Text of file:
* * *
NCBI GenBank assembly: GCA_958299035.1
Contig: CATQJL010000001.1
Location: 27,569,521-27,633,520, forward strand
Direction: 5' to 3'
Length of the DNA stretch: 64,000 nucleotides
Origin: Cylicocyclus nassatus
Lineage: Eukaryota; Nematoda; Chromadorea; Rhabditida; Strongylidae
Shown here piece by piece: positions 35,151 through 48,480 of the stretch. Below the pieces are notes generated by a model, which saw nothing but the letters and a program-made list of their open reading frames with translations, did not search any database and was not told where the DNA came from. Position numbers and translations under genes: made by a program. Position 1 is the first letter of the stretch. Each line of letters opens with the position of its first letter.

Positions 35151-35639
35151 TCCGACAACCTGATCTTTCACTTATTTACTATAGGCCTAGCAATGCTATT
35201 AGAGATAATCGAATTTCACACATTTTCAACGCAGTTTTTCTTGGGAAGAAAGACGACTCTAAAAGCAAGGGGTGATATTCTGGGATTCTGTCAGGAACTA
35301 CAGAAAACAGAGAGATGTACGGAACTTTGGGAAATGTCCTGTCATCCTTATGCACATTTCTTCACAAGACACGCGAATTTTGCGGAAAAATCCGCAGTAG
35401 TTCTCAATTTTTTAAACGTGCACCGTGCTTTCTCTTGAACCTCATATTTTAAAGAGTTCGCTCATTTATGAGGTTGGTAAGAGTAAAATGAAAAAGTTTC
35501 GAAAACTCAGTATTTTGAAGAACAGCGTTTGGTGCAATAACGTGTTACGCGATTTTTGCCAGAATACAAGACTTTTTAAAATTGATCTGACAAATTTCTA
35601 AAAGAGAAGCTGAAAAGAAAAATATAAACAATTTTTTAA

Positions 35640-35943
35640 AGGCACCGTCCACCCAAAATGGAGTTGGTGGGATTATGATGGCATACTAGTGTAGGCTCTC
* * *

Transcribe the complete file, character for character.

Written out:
NCBI GenBank assembly: GCA_958299035.1
Contig: CATQJL010000001.1
Location: 27,569,521-27,633,520, forward strand
Direction: 5' to 3'
Length of the DNA stretch: 64,000 nucleotides
Origin: Cylicocyclus nassatus
Lineage: Eukaryota; Nematoda; Chromadorea; Rhabditida; Strongylidae
Shown here piece by piece: positions 35,151 through 48,480 of the stretch. Below the pieces are notes generated by a model, which saw nothing but the letters and a program-made list of their open reading frames with translations, did not search any database and was not told where the DNA came from. Position numbers and translations under genes: made by a program. Position 1 is the first letter of the stretch. Each line of letters opens with the position of its first letter.

Positions 35151-35639
35151 TCCGACAACCTGATCTTTCACTTATTTACTATAGGCCTAGCAATGCTATT
35201 AGAGATAATCGAATTTCACACATTTTCAACGCAGTTTTTCTTGGGAAGAAAGACGACTCTAAAAGCAAGGGGTGATATTCTGGGATTCTGTCAGGAACTA
35301 CAGAAAACAGAGAGATGTACGGAACTTTGGGAAATGTCCTGTCATCCTTATGCACATTTCTTCACAAGACACGCGAATTTTGCGGAAAAATCCGCAGTAG
35401 TTCTCAATTTTTTAAACGTGCACCGTGCTTTCTCTTGAACCTCATATTTTAAAGAGTTCGCTCATTTATGAGGTTGGTAAGAGTAAAATGAAAAAGTTTC
35501 GAAAACTCAGTATTTTGAAGAACAGCGTTTGGTGCAATAACGTGTTACGCGATTTTTGCCAGAATACAAGACTTTTTAAAATTGATCTGACAAATTTCTA
35601 AAAGAGAAGCTGAAAAGAAAAATATAAACAATTTTTTAA

Positions 35640-35943
35640 AGGCACCGTCCACCCAAAATGGAGTTGGTGGGATTATGATGGCATACTAGTGTAGGCTCTC